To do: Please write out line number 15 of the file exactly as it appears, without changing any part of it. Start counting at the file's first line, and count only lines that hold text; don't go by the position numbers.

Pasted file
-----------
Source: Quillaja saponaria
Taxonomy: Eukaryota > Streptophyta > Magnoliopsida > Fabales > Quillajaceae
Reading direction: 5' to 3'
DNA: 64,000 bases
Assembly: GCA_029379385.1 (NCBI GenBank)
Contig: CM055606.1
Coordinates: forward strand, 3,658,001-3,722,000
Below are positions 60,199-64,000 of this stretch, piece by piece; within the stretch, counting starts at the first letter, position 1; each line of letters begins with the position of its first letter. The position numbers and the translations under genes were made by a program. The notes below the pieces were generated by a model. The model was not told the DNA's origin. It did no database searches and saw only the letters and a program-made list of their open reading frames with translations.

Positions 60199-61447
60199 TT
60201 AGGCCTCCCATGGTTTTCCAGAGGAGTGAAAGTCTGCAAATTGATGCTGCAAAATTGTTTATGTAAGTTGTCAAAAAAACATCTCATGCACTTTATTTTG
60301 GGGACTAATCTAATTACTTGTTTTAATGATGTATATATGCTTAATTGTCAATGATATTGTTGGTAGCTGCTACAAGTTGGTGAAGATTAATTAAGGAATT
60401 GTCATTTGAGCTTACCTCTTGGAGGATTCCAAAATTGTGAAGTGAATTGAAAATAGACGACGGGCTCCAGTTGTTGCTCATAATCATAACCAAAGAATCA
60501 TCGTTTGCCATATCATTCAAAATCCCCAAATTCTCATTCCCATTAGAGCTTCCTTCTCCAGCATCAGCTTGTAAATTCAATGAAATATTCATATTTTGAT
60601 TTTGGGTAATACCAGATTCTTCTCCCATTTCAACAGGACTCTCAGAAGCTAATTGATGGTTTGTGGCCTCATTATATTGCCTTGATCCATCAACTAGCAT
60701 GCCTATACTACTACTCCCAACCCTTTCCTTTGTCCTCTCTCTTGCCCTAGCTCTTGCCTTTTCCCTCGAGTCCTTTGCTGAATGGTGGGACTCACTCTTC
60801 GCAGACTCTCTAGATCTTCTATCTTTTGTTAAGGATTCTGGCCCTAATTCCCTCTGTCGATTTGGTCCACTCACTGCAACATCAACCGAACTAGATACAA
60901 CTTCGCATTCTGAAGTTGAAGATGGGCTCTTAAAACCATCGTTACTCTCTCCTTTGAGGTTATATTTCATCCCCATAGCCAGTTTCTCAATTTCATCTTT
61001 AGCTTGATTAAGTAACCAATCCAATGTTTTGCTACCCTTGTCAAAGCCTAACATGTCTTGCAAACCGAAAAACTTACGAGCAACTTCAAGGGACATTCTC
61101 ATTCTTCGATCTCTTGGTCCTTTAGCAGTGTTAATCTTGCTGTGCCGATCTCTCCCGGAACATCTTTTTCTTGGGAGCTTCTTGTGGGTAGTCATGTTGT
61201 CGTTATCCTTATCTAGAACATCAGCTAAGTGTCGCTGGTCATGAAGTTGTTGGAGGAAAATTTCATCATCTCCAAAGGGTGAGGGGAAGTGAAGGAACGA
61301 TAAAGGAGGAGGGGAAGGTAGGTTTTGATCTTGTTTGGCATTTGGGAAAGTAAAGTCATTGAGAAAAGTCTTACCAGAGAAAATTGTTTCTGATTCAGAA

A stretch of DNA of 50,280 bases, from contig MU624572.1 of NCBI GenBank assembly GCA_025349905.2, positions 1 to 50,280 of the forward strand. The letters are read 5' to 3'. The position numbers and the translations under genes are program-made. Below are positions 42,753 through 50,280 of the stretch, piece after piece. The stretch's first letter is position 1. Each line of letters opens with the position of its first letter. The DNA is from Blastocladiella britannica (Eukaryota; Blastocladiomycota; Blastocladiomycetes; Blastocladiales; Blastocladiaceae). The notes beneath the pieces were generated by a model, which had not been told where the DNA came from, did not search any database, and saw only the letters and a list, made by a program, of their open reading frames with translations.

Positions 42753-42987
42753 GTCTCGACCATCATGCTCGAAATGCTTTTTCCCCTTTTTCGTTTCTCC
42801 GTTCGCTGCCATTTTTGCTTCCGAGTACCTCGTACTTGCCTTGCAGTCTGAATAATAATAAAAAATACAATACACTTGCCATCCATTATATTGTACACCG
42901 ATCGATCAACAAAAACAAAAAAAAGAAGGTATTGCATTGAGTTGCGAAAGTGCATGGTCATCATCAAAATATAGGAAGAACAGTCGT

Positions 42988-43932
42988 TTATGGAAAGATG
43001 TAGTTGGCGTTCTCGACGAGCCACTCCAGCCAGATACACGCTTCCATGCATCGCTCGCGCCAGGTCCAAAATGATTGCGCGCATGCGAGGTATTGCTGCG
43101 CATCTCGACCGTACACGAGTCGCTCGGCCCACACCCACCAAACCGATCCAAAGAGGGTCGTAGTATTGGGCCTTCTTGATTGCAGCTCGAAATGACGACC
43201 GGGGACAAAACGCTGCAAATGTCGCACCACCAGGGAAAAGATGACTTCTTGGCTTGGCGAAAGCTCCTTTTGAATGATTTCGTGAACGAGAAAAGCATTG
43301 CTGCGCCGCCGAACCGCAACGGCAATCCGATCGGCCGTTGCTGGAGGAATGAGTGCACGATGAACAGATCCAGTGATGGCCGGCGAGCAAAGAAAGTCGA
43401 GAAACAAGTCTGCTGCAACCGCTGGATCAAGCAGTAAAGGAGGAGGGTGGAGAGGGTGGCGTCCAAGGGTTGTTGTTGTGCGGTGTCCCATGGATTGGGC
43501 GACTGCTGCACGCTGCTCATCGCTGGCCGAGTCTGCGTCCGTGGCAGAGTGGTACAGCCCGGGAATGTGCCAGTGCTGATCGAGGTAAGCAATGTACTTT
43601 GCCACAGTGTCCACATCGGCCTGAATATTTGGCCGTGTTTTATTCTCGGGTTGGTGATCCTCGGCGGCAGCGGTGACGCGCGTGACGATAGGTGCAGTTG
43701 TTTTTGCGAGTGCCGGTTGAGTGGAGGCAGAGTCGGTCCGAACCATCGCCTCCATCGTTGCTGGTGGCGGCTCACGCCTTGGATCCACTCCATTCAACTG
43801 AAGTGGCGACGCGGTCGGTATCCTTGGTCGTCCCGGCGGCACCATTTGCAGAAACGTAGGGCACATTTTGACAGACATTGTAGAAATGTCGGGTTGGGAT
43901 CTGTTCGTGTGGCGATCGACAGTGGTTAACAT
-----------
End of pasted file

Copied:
60601 TTTGGGTAATACCAGATTCTTCTCCCATTTCAACAGGACTCTCAGAAGCTAATTGATGGTTTGTGGCCTCATTATATTGCCTTGATCCATCAACTAGCAT